New York City, N.Y., May 17, 2013 / 12:06 am (CNA).- The apostolic nuncio to the United Nations urged those with influence over the warring parties in Syria to encourage them to end the violence and seek peace.
Archbishop Francis A. Chullikatt, who heads the Holy See’s permanent observer mission to the U.N., said the Vatican desires to see Syria’s return to “that peaceful and harmonious coexistence which has been the hallmark of Syrian society for centuries.”
He cited Pope Francis’ words from his Urbi et Orbi Easter Sunday message: “How much blood has been shed! And how much suffering must there still be before a political solution to the crisis will be found?”
The archbishop spoke May 15 about a U.N. resolution on preventing armed conflict in Syria, where the Syrian government and rebel groups are fighting for control of the country. The conflict has killed an estimated 80,000 people and displaced several million more.
Archbishop Chullikatt said that his delegation has “grave concern” over Syria’s two years of an “unceasing spiral of violence,” which has become a “bloodbath.”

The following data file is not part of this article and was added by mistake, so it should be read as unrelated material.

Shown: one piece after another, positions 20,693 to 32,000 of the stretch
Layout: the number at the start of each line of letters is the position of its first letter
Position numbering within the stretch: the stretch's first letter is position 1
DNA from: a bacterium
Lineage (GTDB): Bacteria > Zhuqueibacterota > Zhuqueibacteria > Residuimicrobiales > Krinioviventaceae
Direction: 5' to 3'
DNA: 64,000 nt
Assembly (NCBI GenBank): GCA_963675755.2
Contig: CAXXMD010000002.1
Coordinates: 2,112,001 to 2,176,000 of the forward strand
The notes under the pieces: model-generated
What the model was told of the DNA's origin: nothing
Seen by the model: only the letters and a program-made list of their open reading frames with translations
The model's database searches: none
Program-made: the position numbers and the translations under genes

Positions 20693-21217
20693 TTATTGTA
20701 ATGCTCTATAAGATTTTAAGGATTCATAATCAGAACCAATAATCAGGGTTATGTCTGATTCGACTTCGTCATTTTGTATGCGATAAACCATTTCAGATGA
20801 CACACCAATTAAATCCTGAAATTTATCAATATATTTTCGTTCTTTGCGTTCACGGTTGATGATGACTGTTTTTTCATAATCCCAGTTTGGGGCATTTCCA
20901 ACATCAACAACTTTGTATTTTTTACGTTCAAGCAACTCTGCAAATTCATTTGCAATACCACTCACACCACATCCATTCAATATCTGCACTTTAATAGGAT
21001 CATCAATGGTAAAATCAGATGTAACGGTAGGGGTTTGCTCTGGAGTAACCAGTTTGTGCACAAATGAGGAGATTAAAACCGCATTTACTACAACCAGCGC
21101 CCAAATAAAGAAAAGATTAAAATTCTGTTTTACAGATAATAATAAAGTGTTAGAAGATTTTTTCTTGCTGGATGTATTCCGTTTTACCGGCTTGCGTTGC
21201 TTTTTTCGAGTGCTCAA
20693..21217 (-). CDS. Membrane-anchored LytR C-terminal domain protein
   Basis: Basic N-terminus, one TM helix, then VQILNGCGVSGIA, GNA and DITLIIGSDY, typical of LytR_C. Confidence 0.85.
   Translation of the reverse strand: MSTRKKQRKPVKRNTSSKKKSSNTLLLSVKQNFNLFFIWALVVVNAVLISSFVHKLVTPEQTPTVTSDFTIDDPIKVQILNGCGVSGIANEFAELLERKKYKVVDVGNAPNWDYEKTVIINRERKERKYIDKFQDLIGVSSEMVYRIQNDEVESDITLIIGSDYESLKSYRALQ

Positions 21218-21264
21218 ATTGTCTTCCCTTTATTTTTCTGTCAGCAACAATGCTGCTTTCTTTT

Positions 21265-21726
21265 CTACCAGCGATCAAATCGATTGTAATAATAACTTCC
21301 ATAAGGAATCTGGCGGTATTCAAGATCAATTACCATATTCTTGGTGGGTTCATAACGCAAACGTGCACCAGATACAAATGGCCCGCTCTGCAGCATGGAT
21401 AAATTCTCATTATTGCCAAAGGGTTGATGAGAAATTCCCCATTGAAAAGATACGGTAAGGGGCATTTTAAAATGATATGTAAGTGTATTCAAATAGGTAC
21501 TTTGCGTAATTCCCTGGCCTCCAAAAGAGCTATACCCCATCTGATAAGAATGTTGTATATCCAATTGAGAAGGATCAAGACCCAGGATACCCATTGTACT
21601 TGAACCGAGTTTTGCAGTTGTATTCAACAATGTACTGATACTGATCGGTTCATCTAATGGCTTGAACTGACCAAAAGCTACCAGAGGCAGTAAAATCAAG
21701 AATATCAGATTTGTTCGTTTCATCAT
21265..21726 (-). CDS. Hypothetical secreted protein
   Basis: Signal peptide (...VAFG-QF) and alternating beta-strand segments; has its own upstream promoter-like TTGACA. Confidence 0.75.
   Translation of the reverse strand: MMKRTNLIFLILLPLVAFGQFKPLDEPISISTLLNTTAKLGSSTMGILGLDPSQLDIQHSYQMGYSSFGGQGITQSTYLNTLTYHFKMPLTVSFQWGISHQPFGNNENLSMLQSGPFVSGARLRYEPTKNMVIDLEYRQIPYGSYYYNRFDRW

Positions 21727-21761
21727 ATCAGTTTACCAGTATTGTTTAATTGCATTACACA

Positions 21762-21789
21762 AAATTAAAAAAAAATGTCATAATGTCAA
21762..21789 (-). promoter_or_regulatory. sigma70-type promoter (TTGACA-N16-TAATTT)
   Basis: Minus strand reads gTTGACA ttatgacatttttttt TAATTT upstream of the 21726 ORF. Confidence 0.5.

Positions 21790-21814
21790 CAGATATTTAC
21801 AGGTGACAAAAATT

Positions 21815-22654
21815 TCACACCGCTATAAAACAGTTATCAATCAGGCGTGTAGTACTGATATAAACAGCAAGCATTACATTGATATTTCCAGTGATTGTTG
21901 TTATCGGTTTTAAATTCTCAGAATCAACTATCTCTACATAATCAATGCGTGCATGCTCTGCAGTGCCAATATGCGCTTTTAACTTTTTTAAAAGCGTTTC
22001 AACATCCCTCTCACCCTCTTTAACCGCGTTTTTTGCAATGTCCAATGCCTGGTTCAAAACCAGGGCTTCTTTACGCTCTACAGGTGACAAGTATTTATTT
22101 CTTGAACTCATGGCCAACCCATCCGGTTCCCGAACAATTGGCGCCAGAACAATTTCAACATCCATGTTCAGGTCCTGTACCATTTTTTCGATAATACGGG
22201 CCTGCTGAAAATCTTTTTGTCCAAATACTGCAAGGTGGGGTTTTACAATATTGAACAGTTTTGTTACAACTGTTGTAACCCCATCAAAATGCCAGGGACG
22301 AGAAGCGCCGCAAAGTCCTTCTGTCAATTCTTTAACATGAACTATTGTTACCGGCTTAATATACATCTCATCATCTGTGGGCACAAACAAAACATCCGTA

“If we wish to reconstitute a peaceable society and avoid the abandonment of the Syrian people to a violent and uncertain future, a clear change of course is needed,” he stressed.
The archbishop urged assistance for agencies and countries that are hosting refugees from the fighting, warning that if these countries collapse, there would be “an unprecedented humanitarian crisis” with severe international repercussions.
“What matters here are not acts of mere generosity, but acts that can generate and sustain peace, security and the common good of the entire international community,” he explained.
He further encouraged the release of all kidnapping victims, including Greek Orthodox Bishop Paul Yazigi and Syriac Orthodox Bishop Yohanna Ibrahim, who have been missing since April 22.
According to Archbishop Chullikatt, a solution to the violence requires the involvement of all political parties and various civil society groups, including the religious groups of Syria.
Any effort to rebuild the country must be based on human rights, fundamental freedoms, rule of law, good governance and respect for “diverse ethnic and religious identities,” he said.
The archbishop closed with an exhortation to find “a lasting solution worthy of the dignity of the people of that great nation.”